Blood pressure as we age: What is a healthy target?

In this video, Drs. Anthony Levinson and Richard Sztramko will discuss high blood pressure and what healthy blood pressure targets are for older adults. You will meet Russel who has taken their blood pressure at a local pharmacy and gotten a result of 140/95. Find out what their best next steps would be.


Learn the answers to the following questions:

  • What is blood pressure?
  • How do you properly measure blood pressure at home?
  • What time of day should you take your blood pressure? Are there things you should avoid prior to taking it?
  • What kind of blood pressure monitor should I choose?
  • Is there an ideal blood pressure target?
  • Why is it important to measure your blood pressure at home?
  • Why is it important to maintain an ideal blood pressure?
  • Who might be at risk of developing high blood pressure?
  • What are the main causes of high blood pressure?


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1.     McMaster Optimal Aging Portal. In people 60 years of age or older, blood pressure targets should be determined based on their history and risk factors. (n.d.). Accessed August 11, 2021. Available from:

2.     Public Health Agency of Canada. The Canadian Chronic Disease Surveillance System: Hypertension in Canada, 2010. 2011:7. Available from:

3.     National High Blood Pressure Education Program. The Seventh Report on the Joint National Committee on: Prevention, Detection, Evaluation, and Treatment of High Blood Pressure. Bethesda, MD. National Heart, Lung, and Blood Institute; 2003.

4.     Chobanian A V., Bakris GL, Black HR, et al. Seventh report of the Joint National Committee on Prevention, Detection, Evaluation, and Treatment of High Blood Pressure. Hypertension. 2003;42(6):1206-1252. doi:10.1161/01.HYP.0000107251.49515.c2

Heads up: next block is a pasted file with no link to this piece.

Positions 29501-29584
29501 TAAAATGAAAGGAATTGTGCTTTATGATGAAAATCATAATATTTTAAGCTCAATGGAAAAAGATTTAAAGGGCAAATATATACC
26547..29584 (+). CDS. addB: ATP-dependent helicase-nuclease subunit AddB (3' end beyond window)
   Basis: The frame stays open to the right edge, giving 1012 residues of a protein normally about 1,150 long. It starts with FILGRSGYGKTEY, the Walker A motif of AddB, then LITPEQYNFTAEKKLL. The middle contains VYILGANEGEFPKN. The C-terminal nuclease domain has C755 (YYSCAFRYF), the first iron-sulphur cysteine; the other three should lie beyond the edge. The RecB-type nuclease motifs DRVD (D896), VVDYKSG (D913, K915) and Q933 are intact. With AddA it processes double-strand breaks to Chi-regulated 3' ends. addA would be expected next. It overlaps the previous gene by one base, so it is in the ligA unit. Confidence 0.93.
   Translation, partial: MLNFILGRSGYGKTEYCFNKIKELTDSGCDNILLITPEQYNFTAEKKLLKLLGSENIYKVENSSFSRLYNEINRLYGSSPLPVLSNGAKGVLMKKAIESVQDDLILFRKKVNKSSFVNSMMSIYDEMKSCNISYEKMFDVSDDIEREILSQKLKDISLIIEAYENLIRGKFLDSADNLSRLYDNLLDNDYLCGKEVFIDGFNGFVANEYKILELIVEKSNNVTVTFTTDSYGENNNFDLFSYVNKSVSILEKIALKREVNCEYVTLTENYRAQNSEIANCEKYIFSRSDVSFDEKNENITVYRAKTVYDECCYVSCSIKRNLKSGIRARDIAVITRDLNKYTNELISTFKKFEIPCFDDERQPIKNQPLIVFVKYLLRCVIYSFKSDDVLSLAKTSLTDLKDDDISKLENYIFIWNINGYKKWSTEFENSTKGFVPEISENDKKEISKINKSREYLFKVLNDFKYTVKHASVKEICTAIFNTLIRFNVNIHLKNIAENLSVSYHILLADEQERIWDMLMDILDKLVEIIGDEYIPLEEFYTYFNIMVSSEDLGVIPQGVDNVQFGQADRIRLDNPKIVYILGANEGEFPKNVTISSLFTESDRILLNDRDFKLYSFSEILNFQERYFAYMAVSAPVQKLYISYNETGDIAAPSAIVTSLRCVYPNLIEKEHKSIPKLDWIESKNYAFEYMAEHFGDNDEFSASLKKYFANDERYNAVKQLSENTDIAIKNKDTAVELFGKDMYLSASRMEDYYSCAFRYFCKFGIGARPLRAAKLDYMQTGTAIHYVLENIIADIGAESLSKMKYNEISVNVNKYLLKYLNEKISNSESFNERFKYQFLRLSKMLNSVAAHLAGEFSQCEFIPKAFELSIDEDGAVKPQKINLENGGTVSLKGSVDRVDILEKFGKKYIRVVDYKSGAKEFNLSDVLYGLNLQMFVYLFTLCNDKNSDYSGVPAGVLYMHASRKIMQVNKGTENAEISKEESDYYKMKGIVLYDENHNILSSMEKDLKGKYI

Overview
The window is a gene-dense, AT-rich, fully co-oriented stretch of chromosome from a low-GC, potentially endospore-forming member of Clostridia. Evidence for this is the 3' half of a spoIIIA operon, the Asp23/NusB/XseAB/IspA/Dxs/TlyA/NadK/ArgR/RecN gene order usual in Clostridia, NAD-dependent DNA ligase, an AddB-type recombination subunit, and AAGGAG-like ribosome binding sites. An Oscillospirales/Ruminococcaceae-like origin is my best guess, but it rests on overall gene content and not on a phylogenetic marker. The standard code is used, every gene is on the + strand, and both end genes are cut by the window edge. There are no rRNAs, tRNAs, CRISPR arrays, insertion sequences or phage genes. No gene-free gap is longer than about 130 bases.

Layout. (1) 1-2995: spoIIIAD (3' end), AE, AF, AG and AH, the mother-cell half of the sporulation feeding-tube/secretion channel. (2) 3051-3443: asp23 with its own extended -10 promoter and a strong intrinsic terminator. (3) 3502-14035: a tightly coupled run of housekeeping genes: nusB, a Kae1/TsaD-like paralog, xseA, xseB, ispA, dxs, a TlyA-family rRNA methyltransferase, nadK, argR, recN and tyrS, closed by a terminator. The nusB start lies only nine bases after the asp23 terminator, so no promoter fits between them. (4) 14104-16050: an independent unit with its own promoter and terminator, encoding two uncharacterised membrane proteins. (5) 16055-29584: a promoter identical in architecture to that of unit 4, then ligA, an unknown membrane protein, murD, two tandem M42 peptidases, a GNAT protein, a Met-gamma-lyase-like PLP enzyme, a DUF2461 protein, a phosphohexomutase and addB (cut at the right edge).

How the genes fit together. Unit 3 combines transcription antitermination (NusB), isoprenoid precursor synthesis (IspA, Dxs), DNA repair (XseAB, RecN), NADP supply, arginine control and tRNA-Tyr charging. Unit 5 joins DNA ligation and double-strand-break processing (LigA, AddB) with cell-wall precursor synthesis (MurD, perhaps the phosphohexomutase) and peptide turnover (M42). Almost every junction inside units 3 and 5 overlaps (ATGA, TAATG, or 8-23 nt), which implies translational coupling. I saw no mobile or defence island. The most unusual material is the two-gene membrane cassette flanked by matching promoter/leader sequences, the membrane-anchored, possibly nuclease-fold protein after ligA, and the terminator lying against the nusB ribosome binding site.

5.     Vasan RS, Beiser A, Seshadri S, et al. Residual Lifetime Risk for Developing Hypertension in Middle-aged Women and MenThe Framingham Heart Study. JAMA. 2002;287(8):1003-1010. doi:10.1001/jama.287.8.1003

6.     Rabi DM, McBrien KA, Sapir-Pichhadze R, et al. Hypertension Canada’s 2020 Comprehensive Guidelines for the Prevention, Diagnosis, Risk Assessment, and Treatment of Hypertension in Adults and Children. Can J Cardiol. 2020;36(5):596-624. doi:10.1016/j.cjca.2020.02.086

7.     Robitaille C, Dai S, Waters C, et al. Diagnosed hypertension in Canada: Incidence, prevalence and associated mortality. CMAJ. 2012;184(1):49-56. doi:10.1503/cmaj.101863

8.     Benjamin EJ, Muntner P, Alonso A, et al. Heart Disease and Stroke Statistics-2019 Update: A Report From the American Heart Association. Circulation. 2019;139(10):356-e528. doi:10.1161/CIR.0000000000000659

9.     Puhan MA, Hansel NN, Sobradillo P, et al. Large-scale international validation of the ADO index in subjects with COPD: an individual subject data analysis of 10 cohorts. BMJ Open. 2012;2(6):e002152. doi:10.1136/bmjopen-2012-002152

10.  Qaseem A, Wilt TJ, Rich R, et al. Pharmacologic Treatment of Hypertension in Adults Aged 60 Years or Older to Higher  Versus Lower Blood Pressure Targets: A Clinical Practice Guideline From the American College of Physicians and the American Academy of Family Physicians. Ann Intern Med. 2017;166(6):430-437. doi:10.7326/M16-1785

11.  Centres for Disease Control and Prevention. High blood pressure. (n.d.). Accessed August 11, 2021. Available from: Published 2020.

12.  Aronow WS, Fleg JL, Pepine CJ, et al. ACCF/AHA 2011 expert consensus document on hypertension in the elderly: A report of the american college of cardiology foundation task force on clinical expert consensus documents. Circulation. 2011;123(21):2434-2506. doi:10.1161/CIR.0b013e31821daaf6


This work is supported through the McMaster Institute for Research on Aging and funds provided by the Dean and Vice-President, Faculty of Health Sciences at McMaster University. 

DISCLAIMER: These summaries are provided for informational purposes only. They are not a substitute for advice from your own health care professional. The summaries may be reproduced for not-for-profit educational purposes only. Any other uses must be approved by the McMaster Optimal Aging Portal (

Many of our Blog Posts were written before the COVID-19 pandemic and thus do not necessarily reflect the latest public health recommendations. While the content of new and old blogs identify activities that support optimal aging, it is important to defer to the most current public health recommendations. Some of the activities suggested within these blogs may need to be modified or avoided altogether to comply with changing public health recommendations. To view the latest updates from the Public Health Agency of Canada, please visit their website.